The past year I have focussed especially on the series of lesser-known originals of famous hits, sorted by themes. I’ve posted one a month, except in December and the preceding month, when I posted a mix of samples used in famous hits. I plan to continue with The Originals.

I’ve also been asked to carry on with the Any Major Soul series, which is going to hit the 1980s. One series which is inevitably coming to a close in 2020 is the Beatles Recovered series, whereby I have marked the 50th anniversary of the release of a Beatles LP with a mix of covers of the songs on that album. The final Beatles LP, Let It Be, came out in 1970, so in April that series will end. Or will it? I started the series with A Hard Day’s Night in 2014; so there are two uncovered albums, Please Please Me and With The Beatles. I might still cover them.

Another series I’ll terminate is Life In Vinyl, which saw two volumes for 1986 last year. I might still do a 1987 mix, marking ten years on from the first of these compilations. But I don’t think these mixes are popular anymore.

So, to the first of the Any Major Favourites of 2019 mixes.

  1. Camille Yarbrough – Take Yo’ Praise (1975)
    Any Major Original Samples Vol. 1
  2. Shuggie Otis – Strawberry Letter #23 (1971)
    The Originals – Soul Vol. 1
  3. Jimi Hendrix – Angel (1971)
    Any Major Babymaking Music Vol. 2
  4. Alex Harvey – Delta Dawn (1971)
    Any Major Originals: The 1970s Vol. 2
  5. Jerry Jeff Walker – Mr. Bojangles (1968)
    Any Major Dogs
  6. Robber Barons – Music For A Hanging (2004)
    Any Major Murder Songs Vol. 2
  7. Neil Young – Harvest Moon (1992)
    Any Major Moon
  8. Bruce Springsteen – Growin’ Up (1978)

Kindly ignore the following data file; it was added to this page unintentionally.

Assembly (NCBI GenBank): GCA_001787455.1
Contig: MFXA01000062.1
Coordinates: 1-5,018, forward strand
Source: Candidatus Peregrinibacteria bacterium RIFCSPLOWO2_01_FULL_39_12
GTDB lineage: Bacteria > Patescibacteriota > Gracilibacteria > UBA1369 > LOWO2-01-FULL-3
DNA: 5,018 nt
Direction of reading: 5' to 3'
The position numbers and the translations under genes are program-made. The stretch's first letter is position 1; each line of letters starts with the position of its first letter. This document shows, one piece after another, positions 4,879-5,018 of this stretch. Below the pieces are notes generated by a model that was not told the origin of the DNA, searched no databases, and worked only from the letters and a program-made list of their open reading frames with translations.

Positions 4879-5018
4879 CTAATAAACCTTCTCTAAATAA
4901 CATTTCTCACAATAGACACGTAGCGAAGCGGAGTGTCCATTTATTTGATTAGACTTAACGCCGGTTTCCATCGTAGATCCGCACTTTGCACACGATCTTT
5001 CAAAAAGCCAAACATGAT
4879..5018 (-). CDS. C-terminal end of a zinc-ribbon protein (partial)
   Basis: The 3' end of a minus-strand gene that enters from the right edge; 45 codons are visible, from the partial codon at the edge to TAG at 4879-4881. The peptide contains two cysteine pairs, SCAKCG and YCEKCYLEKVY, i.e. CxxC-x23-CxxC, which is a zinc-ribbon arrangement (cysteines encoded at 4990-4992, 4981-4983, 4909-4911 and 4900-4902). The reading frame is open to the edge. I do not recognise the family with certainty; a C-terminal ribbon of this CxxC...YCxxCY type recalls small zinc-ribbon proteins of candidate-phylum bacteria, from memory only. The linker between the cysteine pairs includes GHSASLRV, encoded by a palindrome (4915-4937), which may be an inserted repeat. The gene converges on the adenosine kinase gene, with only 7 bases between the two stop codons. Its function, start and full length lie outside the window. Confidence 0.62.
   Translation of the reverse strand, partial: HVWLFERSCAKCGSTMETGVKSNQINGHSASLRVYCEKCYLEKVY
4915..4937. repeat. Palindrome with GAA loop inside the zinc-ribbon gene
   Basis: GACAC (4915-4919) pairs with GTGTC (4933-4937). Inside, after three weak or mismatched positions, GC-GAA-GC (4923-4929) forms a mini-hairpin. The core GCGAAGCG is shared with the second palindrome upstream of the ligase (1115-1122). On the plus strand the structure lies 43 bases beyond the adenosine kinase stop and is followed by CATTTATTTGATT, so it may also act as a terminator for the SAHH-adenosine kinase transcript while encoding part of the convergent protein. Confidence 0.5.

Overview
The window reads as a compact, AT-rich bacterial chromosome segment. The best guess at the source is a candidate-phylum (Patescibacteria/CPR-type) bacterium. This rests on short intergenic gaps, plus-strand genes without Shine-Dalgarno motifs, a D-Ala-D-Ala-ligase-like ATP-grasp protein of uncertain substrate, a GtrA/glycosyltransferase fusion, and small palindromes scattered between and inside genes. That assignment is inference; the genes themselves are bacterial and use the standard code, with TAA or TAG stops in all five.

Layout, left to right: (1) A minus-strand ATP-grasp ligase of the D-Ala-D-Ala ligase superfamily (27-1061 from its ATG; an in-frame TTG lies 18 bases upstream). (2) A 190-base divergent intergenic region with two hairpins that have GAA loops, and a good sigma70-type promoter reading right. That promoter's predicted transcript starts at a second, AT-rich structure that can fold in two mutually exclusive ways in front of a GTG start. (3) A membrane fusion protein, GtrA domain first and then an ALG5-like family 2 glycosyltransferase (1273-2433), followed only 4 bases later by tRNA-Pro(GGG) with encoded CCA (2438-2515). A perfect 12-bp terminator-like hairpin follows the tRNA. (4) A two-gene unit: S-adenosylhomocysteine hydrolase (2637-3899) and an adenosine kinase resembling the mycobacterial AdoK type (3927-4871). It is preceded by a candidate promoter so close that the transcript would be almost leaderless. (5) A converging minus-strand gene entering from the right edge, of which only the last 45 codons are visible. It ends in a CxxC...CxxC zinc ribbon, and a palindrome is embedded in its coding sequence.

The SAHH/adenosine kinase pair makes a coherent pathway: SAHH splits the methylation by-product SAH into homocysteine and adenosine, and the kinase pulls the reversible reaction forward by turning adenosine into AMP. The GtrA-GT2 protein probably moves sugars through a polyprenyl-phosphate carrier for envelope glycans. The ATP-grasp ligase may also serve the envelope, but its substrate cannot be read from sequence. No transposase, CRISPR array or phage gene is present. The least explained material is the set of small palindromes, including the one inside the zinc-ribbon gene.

Any Major Teenagers
  9. Keith Whitley – When You Say Nothing At All (1988)
    The Originals: 1990s & 2000s
  10. Michael McDonald – Sweet Freedom (1986)
    Life In Vinyl 1986 Vol. 2
  11. Carole King – It’s Going To Take Some Time (1970)
    The Originals: Carpenters edition
  12. Chaka Khan – Any Old Sunday (1981)
    Any Major Week Vol. 1
  13. Kool & the Gang – Too Hot (1979)
    Any Major Soul 1979
  14. Lou Rawls – The Alphabet (1970)
    Any Major Sesame Street Pops
  15. Richie Havens – Lady Madonna (1968)
    Beatles Recovered – Yellow Submarine
  16. Country Joe McDonald – Feel Like I’m Fixing To Die Rag (Live, 1969)
    Any Major Woodstock
  17. Stuart Hamblen – This Ole House (1954)
    The Originals: Rock & Roll Years
  18. The Bobettes – Mr. Lee (1957)
    Any Major ABC: 1950s

GET IT! or HERE!

More Mix CD-Rs

Categories: Mix CD-Rs Tags:

Any Major Disco Vol. 8 – Party Like It’s 1979

December 27th, 2019 1 comment

 

As every year, we anticipate New Year’s Eve with a disco mix. Like last year, the theme is the stuff the people boogied down to 40 years ago. So put on your best satin trousers, say goodbye to the heady 1970s and dance into the 1980s.

Some of the songs have run on previous disco and funk mixes.

And so I wish you a good journey into the 2020s. May it be a year and decade of fulfilled dreams, good fortune, excellent health and always good music for us all!

As always, CD-R length, home-shuffled covers, PW in comments (which are also useful for saying hello)…

1. Amii Stewart – Knock On Wood